Indianapolis Museum of ArtThe Indianapolis Museum of Art (IMA) is an encyclopedic art museum located at Newfields, a campus that also houses Lilly House, The Virginia B. Fairbanks Art & Nature Park: 100 Acres, The Gardens at Newfields, the Beer Garden, and more. It is located at the corner of North Michigan Road and West 38th Street, about three miles north of downtown Indianapolis, northwest of Crown Hill Cemetery. There are exhibitions, classes, tours, and events, many of which change seasonally. The entire campus was previously referred to as the Indianapolis Museum of Art, but in 2017 the campus and organization were renamed "Newfields" to better reflect the breadth of offerings and venues. The "Indianapolis Museum of Art" now specifically refers to the main art museum building that acts as the cornerstone of the campus, as well as the legal name of the organization doing business as Newfields.
The Indianapolis Museum of Art is the ninth oldest|group=note}} and eighth largest encyclopedic art museum in the United States., the IMA is eighth largest in the United States in Main Museum Building space among the 130 respondents in the Association of Art Museum Directors 2010 Statistical Survey.|group=note}} The permanent collection comprises over 54,000 works, including African, American, Asian, and European pieces. Significant areas of the collection include: Neo-Impressionist paintings; Japanese paintings of the Edo period; Chinese ceramics and bronzes; paintings, sculptures, and prints by Paul Gauguin and the Pont-Aven School; a large number of works by J. M. W. Turner; and a growing contemporary art collection. Other areas of emphasis include textiles and fashion arts as well as a recent focus on modern design.
Founded in 1883 by the Art Association of Indianapolis, the first permanent museum was opened in 1906 as part of the John Herron Art Institute. In 1969, the Art Association of Indianapolis changed its name to the Indianapolis Museum of Art, and in 1970 the museum moved to its current location. Among the Art Association's founders was May Wright Sewall (1844–1920), known for her work in the women's suffrage movement. Other supporters have included Booth Tarkington (1869–1946), Eli Lilly (1885–1977), Herman C. Krannert (1887–1972), and Caroline Marmon Fesler (1878–1960). The associated John Herron Art Institute was established with the help of notable Hoosier Group artists T. C. Steele and William Forsyth.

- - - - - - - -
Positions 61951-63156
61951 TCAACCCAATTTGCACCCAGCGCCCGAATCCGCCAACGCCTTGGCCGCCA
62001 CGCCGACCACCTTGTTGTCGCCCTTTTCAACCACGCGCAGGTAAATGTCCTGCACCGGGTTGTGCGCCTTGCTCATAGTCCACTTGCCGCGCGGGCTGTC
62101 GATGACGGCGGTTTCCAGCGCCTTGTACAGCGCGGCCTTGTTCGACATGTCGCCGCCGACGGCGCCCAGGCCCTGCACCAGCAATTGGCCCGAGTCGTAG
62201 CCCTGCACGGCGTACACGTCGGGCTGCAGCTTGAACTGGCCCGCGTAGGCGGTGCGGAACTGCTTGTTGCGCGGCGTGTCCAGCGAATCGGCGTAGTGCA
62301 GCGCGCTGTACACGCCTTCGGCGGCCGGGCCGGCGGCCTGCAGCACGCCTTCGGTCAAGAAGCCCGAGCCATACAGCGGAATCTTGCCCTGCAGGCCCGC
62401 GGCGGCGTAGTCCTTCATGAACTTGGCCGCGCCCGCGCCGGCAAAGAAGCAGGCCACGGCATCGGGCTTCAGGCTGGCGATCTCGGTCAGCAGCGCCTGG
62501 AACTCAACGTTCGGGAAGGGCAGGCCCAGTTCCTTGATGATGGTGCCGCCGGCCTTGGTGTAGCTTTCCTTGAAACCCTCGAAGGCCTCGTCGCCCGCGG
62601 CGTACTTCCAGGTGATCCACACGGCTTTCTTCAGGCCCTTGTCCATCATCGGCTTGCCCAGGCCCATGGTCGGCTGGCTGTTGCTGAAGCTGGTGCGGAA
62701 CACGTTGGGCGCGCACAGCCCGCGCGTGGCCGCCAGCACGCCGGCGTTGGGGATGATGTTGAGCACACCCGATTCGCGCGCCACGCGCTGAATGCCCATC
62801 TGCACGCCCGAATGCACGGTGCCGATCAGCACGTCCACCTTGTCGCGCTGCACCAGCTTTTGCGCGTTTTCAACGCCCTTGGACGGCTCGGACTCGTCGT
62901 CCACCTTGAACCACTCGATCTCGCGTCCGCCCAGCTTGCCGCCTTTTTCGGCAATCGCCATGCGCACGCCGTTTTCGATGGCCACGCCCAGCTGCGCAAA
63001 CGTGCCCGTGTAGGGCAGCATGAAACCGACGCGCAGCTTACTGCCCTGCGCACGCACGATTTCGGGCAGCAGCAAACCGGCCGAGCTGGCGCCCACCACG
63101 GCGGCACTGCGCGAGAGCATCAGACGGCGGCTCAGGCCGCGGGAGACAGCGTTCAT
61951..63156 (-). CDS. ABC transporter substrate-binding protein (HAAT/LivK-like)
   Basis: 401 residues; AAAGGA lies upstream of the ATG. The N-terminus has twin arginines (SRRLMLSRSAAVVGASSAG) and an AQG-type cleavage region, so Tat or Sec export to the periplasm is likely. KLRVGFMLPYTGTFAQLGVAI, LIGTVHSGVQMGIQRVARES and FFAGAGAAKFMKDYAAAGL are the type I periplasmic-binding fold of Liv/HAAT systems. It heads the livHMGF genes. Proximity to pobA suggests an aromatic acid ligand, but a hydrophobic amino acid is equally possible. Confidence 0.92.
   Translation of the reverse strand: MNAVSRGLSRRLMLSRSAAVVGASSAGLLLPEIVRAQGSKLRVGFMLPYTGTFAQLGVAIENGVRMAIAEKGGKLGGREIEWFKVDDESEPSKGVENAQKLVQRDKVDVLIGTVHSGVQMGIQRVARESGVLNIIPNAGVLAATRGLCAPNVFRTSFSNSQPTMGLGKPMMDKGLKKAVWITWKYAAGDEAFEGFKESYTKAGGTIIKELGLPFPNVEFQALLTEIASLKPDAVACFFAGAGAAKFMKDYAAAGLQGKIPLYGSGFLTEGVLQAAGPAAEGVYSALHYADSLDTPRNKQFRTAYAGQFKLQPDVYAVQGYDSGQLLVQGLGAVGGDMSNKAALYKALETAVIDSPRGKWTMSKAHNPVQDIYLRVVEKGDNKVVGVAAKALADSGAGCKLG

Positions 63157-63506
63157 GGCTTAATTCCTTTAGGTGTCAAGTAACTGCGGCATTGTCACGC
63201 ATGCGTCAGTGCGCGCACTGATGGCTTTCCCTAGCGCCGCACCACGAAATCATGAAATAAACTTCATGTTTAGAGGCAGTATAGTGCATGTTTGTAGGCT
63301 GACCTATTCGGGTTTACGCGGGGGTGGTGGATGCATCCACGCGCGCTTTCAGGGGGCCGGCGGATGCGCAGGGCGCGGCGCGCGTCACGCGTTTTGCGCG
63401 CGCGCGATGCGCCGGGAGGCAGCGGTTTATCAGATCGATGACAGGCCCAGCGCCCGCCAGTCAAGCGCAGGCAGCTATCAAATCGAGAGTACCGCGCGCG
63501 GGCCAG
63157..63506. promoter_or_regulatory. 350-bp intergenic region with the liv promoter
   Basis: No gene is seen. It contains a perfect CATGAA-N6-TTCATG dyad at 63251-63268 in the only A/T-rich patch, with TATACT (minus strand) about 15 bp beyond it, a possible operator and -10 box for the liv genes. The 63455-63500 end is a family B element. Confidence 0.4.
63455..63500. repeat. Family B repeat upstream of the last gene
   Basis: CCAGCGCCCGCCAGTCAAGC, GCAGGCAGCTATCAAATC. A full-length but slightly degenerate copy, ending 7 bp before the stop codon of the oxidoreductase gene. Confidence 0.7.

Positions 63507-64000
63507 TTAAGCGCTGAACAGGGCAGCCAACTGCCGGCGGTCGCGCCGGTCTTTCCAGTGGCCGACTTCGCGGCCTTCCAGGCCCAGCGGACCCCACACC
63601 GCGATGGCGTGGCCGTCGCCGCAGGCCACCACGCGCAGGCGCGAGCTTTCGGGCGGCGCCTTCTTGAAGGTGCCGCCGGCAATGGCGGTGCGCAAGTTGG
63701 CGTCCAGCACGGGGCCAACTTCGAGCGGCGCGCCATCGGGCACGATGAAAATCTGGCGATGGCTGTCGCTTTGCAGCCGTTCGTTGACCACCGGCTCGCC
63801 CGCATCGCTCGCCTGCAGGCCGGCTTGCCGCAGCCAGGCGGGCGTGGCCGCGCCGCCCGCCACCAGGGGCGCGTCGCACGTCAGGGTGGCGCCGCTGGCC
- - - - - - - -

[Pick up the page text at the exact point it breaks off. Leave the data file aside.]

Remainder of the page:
The museum is widely recognized as innovative in its development of open source technologies, institutional transparency, and collaboration between museums. In 2008, the IMA became the first fine art museum to be named an Energy Star partner due to its greening initiative and efforts to reduce energy consumption. In 2009, the IMA was awarded the National Medal for Museum and Library Service for public service, specifically the museum's free admission policy and educational programming. The free admission policy ended in late 2014 after seven years to maintain long-term financial stability. Provided by Wikipedia
Freedom of clay and brush through seven centuries in northern China : Tzʻu-chou type wares, 960-1600 A.D. : Indianapolis Museum of Art, November 17, 1980-January 18, 1981, China Ho...
by Mino, Yutaka.“...Indianapolis Museum of Art....”